Novel Translations

Novel Translations: The European Novel and the German Book, 1680–1730

Bethany Wiggin
Copyright Date: 2011
Published by: Cornell University Press
Pages: 280
https://www.jstor.org/stable/10.7591/j.ctt7v8hv
  • Cite this Item
  • Book Info
    Novel Translations
    Book Description:

    Many early novels were cosmopolitan books, read from London to Leipzig and beyond, available in nearly simultaneous translations into French, English, German, and other European languages. In Novel Translations, Bethany Wiggins charts just one of the paths by which newness-in its avatars as fashion, novelties, and the novel-entered the European world in the decades around 1700. As readers across Europe snapped up novels, they domesticated the genre. Across borders, the novel lent readers everywhere a suggestion of sophistication, a familiarity with circumstances beyond their local ken.

    Into the eighteenth century, the modern German novel was not German at all; rather, it was French, as suggested by Germans' usage of the French word Roman to describe a wide variety of genres: pastoral romances, war and travel chronicles, heroic narratives, and courtly fictions. Carried in large part on the coattails of the Huguenot diaspora, these romans, nouvelles, amours secrets, histoires galantes, and histories scandaleuses shaped German literary culture to a previously unrecognized extent. Wiggin contends that this French chapter in the German novel's history began to draw to a close only in the 1720s, more than sixty years after the word first migrated into German. Only gradually did the Roman go native; it remained laden with the baggage from its "French" origins even into the nineteenth century.

    eISBN: 978-0-8014-6007-4
    Subjects: Language & Literature

Table of Contents

  1. Front Matter
    (pp. i-vi)
  2. Table of Contents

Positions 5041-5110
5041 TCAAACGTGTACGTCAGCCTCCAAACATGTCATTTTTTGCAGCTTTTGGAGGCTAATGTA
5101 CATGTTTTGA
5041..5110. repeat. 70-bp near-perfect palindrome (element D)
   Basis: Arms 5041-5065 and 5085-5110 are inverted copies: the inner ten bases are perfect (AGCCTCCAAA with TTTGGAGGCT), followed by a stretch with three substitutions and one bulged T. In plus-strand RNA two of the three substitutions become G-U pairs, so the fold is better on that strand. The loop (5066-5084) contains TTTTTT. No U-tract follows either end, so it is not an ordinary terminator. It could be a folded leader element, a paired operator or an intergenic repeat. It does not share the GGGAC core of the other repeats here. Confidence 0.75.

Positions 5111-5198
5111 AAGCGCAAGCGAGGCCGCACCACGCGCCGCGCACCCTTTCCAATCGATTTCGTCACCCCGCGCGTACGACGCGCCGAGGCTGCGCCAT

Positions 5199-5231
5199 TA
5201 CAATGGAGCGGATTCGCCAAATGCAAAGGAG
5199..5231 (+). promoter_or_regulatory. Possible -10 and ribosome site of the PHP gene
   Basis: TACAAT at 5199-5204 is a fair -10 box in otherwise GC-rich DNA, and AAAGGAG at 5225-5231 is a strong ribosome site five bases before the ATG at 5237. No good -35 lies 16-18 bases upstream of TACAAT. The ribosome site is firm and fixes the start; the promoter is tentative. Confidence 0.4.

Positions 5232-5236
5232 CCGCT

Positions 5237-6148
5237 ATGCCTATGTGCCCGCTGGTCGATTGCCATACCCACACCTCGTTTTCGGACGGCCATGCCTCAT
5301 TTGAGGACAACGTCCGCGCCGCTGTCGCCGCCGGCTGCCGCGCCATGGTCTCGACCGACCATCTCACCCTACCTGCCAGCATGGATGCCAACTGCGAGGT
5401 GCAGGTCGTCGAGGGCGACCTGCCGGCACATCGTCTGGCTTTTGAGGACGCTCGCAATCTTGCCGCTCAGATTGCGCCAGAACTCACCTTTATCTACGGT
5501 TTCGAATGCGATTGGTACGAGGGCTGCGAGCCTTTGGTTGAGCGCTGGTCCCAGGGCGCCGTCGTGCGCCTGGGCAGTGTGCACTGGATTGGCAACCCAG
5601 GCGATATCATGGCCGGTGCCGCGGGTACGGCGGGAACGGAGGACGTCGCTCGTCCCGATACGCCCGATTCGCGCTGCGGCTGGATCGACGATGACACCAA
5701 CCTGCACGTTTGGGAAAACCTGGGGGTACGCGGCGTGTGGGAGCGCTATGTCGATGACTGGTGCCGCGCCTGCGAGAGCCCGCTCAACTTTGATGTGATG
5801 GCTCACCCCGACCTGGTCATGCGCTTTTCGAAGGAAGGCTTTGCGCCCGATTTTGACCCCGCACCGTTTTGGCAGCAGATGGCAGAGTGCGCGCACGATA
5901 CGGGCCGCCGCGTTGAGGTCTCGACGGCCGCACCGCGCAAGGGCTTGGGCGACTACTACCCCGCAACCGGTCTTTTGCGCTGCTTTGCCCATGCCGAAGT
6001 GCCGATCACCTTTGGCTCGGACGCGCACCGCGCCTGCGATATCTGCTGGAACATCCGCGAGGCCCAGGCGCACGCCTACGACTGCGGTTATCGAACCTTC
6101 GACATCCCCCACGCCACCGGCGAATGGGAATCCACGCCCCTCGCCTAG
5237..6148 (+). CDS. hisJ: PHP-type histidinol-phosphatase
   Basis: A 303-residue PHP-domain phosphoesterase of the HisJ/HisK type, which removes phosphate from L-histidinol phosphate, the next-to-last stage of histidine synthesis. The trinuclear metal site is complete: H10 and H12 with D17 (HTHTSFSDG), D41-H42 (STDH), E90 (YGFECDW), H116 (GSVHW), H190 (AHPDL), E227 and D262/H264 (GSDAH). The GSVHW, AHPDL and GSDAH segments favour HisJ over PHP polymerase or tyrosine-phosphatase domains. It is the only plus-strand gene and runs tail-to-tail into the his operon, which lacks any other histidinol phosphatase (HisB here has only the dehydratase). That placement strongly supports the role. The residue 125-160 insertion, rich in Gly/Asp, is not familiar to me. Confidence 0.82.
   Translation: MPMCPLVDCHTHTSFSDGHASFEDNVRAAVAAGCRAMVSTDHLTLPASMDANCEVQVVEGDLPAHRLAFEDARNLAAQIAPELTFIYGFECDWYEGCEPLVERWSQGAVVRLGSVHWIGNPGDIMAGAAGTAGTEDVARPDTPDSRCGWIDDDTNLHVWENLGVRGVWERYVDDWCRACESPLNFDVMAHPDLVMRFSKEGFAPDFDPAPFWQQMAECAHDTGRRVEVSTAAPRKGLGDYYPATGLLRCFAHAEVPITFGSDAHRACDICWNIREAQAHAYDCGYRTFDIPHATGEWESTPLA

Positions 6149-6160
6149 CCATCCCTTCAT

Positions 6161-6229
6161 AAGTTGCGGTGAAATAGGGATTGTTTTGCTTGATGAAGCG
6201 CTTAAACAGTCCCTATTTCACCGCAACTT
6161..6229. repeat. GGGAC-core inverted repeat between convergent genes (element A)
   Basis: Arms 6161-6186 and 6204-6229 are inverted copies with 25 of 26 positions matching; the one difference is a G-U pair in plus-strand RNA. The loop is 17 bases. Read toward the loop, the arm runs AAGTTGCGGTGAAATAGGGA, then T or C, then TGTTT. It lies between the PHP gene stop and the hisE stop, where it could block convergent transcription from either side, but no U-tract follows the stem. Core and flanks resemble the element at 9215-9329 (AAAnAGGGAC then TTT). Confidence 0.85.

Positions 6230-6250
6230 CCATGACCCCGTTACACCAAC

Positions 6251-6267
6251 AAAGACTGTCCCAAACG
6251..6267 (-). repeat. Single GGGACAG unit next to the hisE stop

(pp. vii-viii)
  3. List of Illustrations
    (pp. ix-x)
  4. Acknowledgments
    (pp. xi-xvi)
  5. Introduction. “Little French books” and the European Novel
    (pp. 1-14)

    One man’s anger haunts the pages of this book and demands exorcism. As the seventeenth century drew to a close, Gotthard Heidegger (1666–1711), occasional critic and full-time Swiss Calvinist, poured his rage into pages treating the origin and progress of romance, Mythoscopia romantica. The baroque syntax and vocabulary fail to obscure Heidegger’s shrill tone. Styled as a conversation between friends, Heidegger’s anti-romance, anti-novel tirade has long been identified as a foundational text for the history of the German novel. It has been reprinted, excerpted, collected in anthologies, quoted by scholars, and read by generations of Germanisten as arguably the...

  6. 1 Fashion Restructures the Literary Field
    (pp. 15-61)

    In 1654, poet Friedrich von Logau (1605–1655) briefly commented on an age-old problem: the willy-nilly proliferation of books. Unlike Logau, others had already spilled quantities of ink on such ubiquity. Gutenberg’s invention had, they groused, made a bad problem worse. Every fool believed his scribblings to merit wider circulation, Erasmus—and many subsequently—had noted.¹ The cleverness of Logau’s quick formulation lies in its divergence from the biblical verse “Of making books there is no end, and much study is a weariness of the flesh” (Ecclesiastes 12:12). Many, Logau hints, bemoan the unfettered spread of letters—every Tom, Dick,...